Taylor Swift, bigger than Spotify or any other music streaming service in the universe, has achieved royal status in the music industry and is living requisitely large. Consider the “style”-ish singer’s NYC digs: A $19.955-million doubled-up penthouse that spans 8,000-square-feet atop 155 Franklin Street.

Combined from two units, the deeds show the 5,869-square-foot #PH6S sold for $14.850 million, while #PH6N (2,440 square feet) sold for $5.1 million. With 9 bedrooms and 9 bathrooms, Swift has no problem finding room for all her friends and, sometimes, some lucky die-hard fans (Swifties) that Swift allows in for a little look-see.

Some of us would call that Tribeca, but Swift’s got a plaque on one of the walls announcing that the downtown enclave is really “Taybeca.” Get the picture?

Great roomThe “1989” songstress may be off touring the world through the end of 2015, but the Pennsylvania-born entertainer has a coast-to-coast bevy of abodes that she calls home, including a Nashville condo, a Los Angeles Craftsman and a whopping, seaside estate in Rhode Island, where Swift partied with her current beau, DJ Calvin Harris, and buddies like Ed Sheeran on July 4th.

kitchen2But for all her real estate deals since ascending to the top of the music world, none more specifically signaled just how fierce Swift is than her 2014 purchase of the mammoth downtown duplex that had been owned by “Lord of the Rings” director Peter Jackson. With that big transaction, Swift turned the tables on the ol’ NYC adage that says if you can make it here you can make it anywhere.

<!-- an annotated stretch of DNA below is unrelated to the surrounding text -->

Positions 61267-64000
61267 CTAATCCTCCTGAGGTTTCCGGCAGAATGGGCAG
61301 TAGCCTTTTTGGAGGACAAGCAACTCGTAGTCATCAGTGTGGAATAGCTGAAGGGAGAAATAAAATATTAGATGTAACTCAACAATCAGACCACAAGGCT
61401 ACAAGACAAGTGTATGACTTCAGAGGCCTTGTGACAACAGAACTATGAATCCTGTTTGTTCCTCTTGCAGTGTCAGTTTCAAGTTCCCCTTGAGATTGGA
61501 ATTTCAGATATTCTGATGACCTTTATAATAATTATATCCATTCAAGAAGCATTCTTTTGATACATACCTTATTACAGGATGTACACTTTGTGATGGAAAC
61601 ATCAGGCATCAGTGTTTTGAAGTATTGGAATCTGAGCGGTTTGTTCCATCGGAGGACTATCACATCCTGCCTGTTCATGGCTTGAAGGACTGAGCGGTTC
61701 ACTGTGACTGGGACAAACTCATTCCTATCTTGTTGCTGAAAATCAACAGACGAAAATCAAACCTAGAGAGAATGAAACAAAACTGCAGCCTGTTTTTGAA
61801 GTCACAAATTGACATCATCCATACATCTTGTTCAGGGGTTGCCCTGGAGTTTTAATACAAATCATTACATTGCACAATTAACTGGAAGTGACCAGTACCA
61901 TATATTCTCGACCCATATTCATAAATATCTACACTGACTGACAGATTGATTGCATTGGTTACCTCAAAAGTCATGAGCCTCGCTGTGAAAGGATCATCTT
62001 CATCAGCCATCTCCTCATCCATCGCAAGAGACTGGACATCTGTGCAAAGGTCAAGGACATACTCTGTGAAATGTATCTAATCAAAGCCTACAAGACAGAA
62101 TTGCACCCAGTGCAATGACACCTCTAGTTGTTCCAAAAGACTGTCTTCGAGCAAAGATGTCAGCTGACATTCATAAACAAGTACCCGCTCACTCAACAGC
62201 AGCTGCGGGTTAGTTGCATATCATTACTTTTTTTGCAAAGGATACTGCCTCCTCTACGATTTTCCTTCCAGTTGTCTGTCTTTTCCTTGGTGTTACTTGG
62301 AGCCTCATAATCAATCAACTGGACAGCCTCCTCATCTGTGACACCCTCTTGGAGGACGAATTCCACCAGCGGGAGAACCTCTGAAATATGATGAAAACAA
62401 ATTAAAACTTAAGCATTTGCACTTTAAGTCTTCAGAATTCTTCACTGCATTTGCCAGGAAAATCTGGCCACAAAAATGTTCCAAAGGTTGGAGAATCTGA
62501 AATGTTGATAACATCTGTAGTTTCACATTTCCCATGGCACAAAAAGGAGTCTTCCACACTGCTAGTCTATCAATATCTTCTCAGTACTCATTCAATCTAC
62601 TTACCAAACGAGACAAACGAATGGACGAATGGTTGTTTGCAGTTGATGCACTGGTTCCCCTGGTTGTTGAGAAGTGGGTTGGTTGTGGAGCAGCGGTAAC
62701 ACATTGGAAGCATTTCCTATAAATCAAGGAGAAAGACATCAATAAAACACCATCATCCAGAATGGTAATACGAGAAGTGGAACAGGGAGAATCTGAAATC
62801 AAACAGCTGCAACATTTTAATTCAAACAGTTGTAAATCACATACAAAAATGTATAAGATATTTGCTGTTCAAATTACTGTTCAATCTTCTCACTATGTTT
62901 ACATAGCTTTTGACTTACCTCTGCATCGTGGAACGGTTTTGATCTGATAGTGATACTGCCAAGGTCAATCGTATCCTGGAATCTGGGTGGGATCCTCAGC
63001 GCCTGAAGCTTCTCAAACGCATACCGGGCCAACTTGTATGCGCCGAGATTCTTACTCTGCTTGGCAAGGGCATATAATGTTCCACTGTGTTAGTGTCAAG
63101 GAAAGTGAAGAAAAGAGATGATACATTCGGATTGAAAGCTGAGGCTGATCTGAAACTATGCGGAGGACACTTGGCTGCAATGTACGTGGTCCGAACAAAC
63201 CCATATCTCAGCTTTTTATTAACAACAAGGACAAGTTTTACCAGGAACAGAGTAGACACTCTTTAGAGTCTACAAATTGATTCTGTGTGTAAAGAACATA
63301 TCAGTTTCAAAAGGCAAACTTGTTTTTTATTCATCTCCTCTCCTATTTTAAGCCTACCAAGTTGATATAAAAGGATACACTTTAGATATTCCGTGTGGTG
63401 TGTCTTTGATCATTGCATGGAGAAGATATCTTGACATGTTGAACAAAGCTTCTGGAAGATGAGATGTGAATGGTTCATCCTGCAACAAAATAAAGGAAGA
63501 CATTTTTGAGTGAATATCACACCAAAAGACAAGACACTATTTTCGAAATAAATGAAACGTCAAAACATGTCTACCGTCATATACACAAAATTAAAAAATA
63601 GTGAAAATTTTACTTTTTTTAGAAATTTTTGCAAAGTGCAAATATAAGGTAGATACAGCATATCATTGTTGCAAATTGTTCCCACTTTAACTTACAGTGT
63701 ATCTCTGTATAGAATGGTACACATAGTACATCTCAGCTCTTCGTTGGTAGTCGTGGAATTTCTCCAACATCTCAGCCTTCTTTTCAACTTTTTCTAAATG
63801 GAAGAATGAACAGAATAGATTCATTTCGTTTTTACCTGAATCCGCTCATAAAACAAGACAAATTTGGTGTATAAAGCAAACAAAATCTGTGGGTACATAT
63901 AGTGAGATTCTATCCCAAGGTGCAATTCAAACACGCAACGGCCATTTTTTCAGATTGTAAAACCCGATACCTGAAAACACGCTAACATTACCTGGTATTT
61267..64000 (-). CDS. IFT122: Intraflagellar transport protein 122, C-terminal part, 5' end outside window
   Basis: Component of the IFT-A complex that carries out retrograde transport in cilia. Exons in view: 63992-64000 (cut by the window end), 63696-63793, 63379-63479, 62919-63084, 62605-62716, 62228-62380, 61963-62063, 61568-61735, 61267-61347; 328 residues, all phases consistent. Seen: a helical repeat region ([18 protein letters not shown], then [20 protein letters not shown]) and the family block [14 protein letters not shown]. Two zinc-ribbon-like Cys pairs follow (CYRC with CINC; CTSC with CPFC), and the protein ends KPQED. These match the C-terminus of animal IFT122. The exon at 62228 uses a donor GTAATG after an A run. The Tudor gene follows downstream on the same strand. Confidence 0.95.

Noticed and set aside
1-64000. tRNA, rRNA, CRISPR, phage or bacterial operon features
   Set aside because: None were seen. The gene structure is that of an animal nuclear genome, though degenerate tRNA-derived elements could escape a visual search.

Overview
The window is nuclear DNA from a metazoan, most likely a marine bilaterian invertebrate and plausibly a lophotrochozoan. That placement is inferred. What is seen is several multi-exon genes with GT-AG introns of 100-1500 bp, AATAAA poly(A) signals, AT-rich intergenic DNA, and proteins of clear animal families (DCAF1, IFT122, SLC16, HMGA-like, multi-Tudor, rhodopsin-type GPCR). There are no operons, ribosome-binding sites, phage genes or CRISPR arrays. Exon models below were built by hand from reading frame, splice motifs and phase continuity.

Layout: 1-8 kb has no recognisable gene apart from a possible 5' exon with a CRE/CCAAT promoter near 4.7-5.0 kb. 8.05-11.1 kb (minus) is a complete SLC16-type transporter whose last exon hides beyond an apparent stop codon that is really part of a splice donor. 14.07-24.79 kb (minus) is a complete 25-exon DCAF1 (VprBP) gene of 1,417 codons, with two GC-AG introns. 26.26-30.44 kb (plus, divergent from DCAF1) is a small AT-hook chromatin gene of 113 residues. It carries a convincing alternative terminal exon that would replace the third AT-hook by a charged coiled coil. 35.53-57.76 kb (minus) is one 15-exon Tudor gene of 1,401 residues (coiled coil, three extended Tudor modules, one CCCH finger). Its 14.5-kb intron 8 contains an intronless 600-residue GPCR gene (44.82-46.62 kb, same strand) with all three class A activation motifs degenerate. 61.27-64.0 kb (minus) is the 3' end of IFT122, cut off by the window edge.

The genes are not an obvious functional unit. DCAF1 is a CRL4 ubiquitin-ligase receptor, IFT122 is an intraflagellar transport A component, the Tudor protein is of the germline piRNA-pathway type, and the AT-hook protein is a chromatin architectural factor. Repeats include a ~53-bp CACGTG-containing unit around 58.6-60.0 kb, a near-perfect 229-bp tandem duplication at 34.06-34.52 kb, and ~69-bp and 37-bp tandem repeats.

taylor swift living roomSwift had already made it everywhere. Her ownership of this premiere dwelling was nothing less than a full-throated declaration that Swift was no pop/country satellite happy to be part of the music-star galaxy. With her sold-out concerts and high-profile friends and take-downs of the music industry’s attempts to syphon off artist profits, Swift is more like the sun.

Taylor stairwayNo wonder Orlando Bloom took one look at Swift and her entourage and put his 155 Franklin Street condo up for sale. The actor listed his 3-bedroom, 2.5-bathroom unit for sale in February, figuring that the only way to keep out of paparazzi harm’s way was to move out of building in which Swift now resides. Bloom fetched $5.49 million for the place and left the “Taybeca” loft building for Swift & Co.

Rolling Stone magazine got a first glimpse of Swift in her loft and reported this about the Taylor-led tour:

There’s one way into Swift’s new apartment building, and much of the time it’s guarded by a former NYPD officer named Jimmy, who unlocks the door for residents and visitors alike. This may be a drag for neighbors like Steven Soderbergh and Orlando Bloom, who have dropped seven figures to live at one of Tribeca’s toniest addresses, but it’s an unavoidable fact of life when the 24-year-old on the top floor is one of the biggest pop stars on the planet. “Most of the neighbors know what’s what by now,” Jimmy says, locking the door behind him. Today is a good day for Jimmy, because the elevator is working again after a brief period of being broken. “It’s six floors up,” he says, frowning. “And we don’t travel light, if you know what I mean.” I tell him I think I do know what he means, and Jimmy laughs. “The shoes alone!”

Up in the penthouse, a barefoot Swift answers the door in a periwinkle-blue sundress: “Welcome to my apartment!” In the kitchen there’s an assortment of pastries from a hip downtown spot called the Smile (“They have these banana-quinoa muffins that I’m obsessed with”), and in the refrigerator are a surprising number of varieties of sparkling water. (“I have black cherry, pomegranate, blueberry, strawberry, key lime, tangerine lime . . .”

Swift shuts the fridge. “Do you want a tour?” She breezes into the living room, pointing out the fish tank filled with vintage baseballs (“I was like, ‘That’s so cool, they’re so old!'”) and some enormous scented candles (“I was like, ‘That’s so cool, they’re so big!'”). “There’s my piano,” she says. “Here’s my pool table that always has cat hair on it. That’s my skylight.” She bumps into a doorway. “That’s a door that I walk into.”